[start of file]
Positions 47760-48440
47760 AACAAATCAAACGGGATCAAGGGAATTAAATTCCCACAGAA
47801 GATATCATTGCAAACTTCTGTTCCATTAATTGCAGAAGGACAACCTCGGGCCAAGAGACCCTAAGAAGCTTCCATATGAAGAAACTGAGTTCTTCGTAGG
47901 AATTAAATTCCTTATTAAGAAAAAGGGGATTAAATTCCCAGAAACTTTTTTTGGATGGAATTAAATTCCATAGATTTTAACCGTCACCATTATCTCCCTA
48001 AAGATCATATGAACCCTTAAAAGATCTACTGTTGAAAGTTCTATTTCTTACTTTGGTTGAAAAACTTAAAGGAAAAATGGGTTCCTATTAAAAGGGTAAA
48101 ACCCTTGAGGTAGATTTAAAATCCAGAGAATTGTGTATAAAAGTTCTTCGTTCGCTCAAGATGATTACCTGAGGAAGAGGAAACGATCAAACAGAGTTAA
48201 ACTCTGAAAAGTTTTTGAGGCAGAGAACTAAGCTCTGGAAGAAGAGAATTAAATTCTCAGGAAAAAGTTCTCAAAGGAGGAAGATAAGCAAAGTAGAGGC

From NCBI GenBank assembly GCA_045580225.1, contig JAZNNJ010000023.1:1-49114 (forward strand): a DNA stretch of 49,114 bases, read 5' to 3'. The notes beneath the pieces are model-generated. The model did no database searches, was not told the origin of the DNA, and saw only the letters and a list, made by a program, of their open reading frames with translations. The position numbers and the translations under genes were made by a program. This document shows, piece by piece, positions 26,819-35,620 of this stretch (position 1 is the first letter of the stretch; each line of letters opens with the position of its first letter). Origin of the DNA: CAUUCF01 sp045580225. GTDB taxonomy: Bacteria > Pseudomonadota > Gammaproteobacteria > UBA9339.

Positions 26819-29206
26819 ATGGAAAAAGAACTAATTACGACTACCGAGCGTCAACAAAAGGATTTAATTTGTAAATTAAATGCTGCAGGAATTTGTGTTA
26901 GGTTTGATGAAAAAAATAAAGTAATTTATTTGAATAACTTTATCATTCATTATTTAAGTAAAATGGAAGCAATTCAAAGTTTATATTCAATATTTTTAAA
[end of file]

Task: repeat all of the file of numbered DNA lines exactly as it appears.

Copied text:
Positions 47760-48440
47760 AACAAATCAAACGGGATCAAGGGAATTAAATTCCCACAGAA
47801 GATATCATTGCAAACTTCTGTTCCATTAATTGCAGAAGGACAACCTCGGGCCAAGAGACCCTAAGAAGCTTCCATATGAAGAAACTGAGTTCTTCGTAGG
47901 AATTAAATTCCTTATTAAGAAAAAGGGGATTAAATTCCCAGAAACTTTTTTTGGATGGAATTAAATTCCATAGATTTTAACCGTCACCATTATCTCCCTA
48001 AAGATCATATGAACCCTTAAAAGATCTACTGTTGAAAGTTCTATTTCTTACTTTGGTTGAAAAACTTAAAGGAAAAATGGGTTCCTATTAAAAGGGTAAA
48101 ACCCTTGAGGTAGATTTAAAATCCAGAGAATTGTGTATAAAAGTTCTTCGTTCGCTCAAGATGATTACCTGAGGAAGAGGAAACGATCAAACAGAGTTAA
48201 ACTCTGAAAAGTTTTTGAGGCAGAGAACTAAGCTCTGGAAGAAGAGAATTAAATTCTCAGGAAAAAGTTCTCAAAGGAGGAAGATAAGCAAAGTAGAGGC

From NCBI GenBank assembly GCA_045580225.1, contig JAZNNJ010000023.1:1-49114 (forward strand): a DNA stretch of 49,114 bases, read 5' to 3'. The notes beneath the pieces are model-generated. The model did no database searches, was not told the origin of the DNA, and saw only the letters and a list, made by a program, of their open reading frames with translations. The position numbers and the translations under genes were made by a program. This document shows, piece by piece, positions 26,819-35,620 of this stretch (position 1 is the first letter of the stretch; each line of letters opens with the position of its first letter). Origin of the DNA: CAUUCF01 sp045580225. GTDB taxonomy: Bacteria > Pseudomonadota > Gammaproteobacteria > UBA9339.

Positions 26819-29206
26819 ATGGAAAAAGAACTAATTACGACTACCGAGCGTCAACAAAAGGATTTAATTTGTAAATTAAATGCTGCAGGAATTTGTGTTA
26901 GGTTTGATGAAAAAAATAAAGTAATTTATTTGAATAACTTTATCATTCATTATTTAAGTAAAATGGAAGCAATTCAAAGTTTATATTCAATATTTTTAAA